WASHINGTON - The U.S. Senate unanimously passed a bill on Tuesday that would make animal cruelty a federal felony.
The bill passed the House two weeks ago and and now heads to President Donald Trump's desk. The "Preventing Animal Cruelty and Torture (PACT) Act" would make it easier to prosecute those involved in the gruesome killing of animals. Specifically, the bill bans the intentional acts of crushing, burning, drowning, suffocating, impaling or otherwise subjecting animals to serious bodily harm.
Those convicted would face federal felony charges, fines and up to seven years in prison.
Rep. Ted Deutch, D-Fla.,and Rep. Vern Buchanan, R-Fla., introduced the bill in January to criminalize certain acts of animal cruelty that were not included in the Animal Crush Video Prohibition Act, which was signed into law in 2010.
The new bill would close a major loophole by banning animal cruelty caught on video. Previous laws only criminalized the creation and selling of those videos, but not the actual act of abuse in them.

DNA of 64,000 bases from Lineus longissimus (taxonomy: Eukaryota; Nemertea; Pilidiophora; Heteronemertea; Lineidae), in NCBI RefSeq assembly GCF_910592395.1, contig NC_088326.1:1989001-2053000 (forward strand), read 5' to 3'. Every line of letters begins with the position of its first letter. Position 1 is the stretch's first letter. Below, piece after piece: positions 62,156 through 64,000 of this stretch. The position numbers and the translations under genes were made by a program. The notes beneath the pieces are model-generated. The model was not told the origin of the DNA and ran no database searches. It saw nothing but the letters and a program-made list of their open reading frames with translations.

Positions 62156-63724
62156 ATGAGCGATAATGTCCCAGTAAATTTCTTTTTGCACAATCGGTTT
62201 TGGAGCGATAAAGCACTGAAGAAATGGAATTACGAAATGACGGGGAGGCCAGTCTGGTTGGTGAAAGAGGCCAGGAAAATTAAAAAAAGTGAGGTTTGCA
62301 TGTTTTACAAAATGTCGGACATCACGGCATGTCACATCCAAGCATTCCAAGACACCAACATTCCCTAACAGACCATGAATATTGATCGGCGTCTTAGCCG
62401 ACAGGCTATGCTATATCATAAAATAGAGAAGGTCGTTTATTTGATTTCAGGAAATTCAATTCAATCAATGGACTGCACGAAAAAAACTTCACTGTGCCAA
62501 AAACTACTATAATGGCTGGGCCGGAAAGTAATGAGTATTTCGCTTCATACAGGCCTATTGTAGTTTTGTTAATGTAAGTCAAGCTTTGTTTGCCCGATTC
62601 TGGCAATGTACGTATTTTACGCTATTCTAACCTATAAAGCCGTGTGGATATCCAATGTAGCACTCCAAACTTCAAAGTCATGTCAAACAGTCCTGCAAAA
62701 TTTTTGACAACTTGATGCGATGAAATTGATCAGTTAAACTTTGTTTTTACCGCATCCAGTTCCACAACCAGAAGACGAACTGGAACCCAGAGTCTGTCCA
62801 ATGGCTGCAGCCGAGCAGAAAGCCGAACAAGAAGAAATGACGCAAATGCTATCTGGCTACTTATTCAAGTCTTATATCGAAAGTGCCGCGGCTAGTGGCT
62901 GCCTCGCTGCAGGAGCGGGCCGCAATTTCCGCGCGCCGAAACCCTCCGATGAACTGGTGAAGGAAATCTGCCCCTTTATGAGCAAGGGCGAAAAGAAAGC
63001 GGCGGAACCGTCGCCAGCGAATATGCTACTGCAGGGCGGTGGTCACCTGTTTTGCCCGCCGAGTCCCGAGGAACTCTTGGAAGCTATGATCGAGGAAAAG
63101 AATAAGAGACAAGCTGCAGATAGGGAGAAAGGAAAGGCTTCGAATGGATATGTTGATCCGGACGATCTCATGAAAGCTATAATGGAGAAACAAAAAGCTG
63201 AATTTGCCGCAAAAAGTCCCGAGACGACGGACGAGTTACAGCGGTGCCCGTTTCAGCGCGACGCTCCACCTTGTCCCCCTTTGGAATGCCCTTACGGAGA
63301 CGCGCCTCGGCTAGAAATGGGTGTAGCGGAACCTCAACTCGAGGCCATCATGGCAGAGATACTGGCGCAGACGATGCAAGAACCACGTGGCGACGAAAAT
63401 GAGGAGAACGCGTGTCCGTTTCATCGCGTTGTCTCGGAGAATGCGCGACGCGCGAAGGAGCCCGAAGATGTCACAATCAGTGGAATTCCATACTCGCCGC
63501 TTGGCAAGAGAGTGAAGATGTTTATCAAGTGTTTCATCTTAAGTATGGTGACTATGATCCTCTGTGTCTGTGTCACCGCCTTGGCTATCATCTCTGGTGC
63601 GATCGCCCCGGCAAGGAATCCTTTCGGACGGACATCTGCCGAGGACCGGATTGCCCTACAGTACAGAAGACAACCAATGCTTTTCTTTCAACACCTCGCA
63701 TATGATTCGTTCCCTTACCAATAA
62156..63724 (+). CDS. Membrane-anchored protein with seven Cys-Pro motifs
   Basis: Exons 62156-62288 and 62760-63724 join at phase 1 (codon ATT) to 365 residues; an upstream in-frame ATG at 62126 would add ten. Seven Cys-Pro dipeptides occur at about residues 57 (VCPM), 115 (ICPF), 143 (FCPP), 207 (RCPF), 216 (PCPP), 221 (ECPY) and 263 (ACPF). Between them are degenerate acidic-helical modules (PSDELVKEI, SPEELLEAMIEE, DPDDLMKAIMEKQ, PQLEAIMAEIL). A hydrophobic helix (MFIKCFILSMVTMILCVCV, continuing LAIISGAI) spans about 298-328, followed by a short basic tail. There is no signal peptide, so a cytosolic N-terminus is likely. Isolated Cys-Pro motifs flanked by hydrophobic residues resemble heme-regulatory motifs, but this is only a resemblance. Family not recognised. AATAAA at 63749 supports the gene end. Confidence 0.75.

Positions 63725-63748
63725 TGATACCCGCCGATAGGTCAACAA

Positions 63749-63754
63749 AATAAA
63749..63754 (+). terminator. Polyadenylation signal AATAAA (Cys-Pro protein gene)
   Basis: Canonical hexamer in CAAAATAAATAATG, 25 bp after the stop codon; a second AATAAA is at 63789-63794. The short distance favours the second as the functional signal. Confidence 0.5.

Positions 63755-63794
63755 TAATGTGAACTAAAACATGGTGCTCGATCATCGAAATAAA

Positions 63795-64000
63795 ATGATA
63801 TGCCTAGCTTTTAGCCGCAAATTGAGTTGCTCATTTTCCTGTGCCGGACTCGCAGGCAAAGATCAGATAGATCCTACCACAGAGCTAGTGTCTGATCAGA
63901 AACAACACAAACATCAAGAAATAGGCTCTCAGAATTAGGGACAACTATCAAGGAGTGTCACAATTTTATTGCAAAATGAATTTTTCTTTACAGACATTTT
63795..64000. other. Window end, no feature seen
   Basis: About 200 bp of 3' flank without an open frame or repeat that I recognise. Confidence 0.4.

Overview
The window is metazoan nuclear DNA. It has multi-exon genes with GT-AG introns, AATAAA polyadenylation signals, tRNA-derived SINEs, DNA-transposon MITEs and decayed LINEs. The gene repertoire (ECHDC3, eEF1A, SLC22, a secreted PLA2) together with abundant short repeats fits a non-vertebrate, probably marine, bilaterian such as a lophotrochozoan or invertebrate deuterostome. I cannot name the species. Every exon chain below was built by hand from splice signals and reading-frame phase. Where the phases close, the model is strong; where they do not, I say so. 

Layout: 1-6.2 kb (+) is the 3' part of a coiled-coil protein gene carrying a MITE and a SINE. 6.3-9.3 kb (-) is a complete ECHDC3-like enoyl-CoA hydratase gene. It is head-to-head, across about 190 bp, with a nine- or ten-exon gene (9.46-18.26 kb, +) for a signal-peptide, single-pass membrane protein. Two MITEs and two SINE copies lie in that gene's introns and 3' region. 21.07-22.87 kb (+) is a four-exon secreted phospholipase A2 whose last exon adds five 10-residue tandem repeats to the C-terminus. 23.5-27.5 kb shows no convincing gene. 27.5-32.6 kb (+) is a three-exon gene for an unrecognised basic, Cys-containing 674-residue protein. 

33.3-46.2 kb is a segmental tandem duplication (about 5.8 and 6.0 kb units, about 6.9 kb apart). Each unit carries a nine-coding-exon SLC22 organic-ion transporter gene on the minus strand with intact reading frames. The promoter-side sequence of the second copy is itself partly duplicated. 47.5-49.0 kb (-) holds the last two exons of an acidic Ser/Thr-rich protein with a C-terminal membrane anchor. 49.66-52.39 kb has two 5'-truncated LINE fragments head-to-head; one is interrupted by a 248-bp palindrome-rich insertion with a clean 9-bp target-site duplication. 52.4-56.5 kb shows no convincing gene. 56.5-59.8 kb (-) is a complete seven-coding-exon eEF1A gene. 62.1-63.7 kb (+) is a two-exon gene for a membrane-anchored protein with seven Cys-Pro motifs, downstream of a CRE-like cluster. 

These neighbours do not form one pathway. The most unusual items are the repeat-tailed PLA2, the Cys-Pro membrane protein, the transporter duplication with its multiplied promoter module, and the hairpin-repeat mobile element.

"The torture of innocent animals is abhorrent and should be punished to the fullest extent of the law,” Buchanan said on Twitter. "Protecting animals from cruelty is a top priority for me, and I’m proud to work with Congressman Deutch on this important issue."
The Humane Society of the United States tweeted their support of the PACT Act on Tuesday.
"The PACT Act has now passed out of both the House and Senate and just needs to be signed by the President for the U.S to have a federal anti-cruelty statute. This is a huge win for animals and it could not have happened without YOUR commitment!"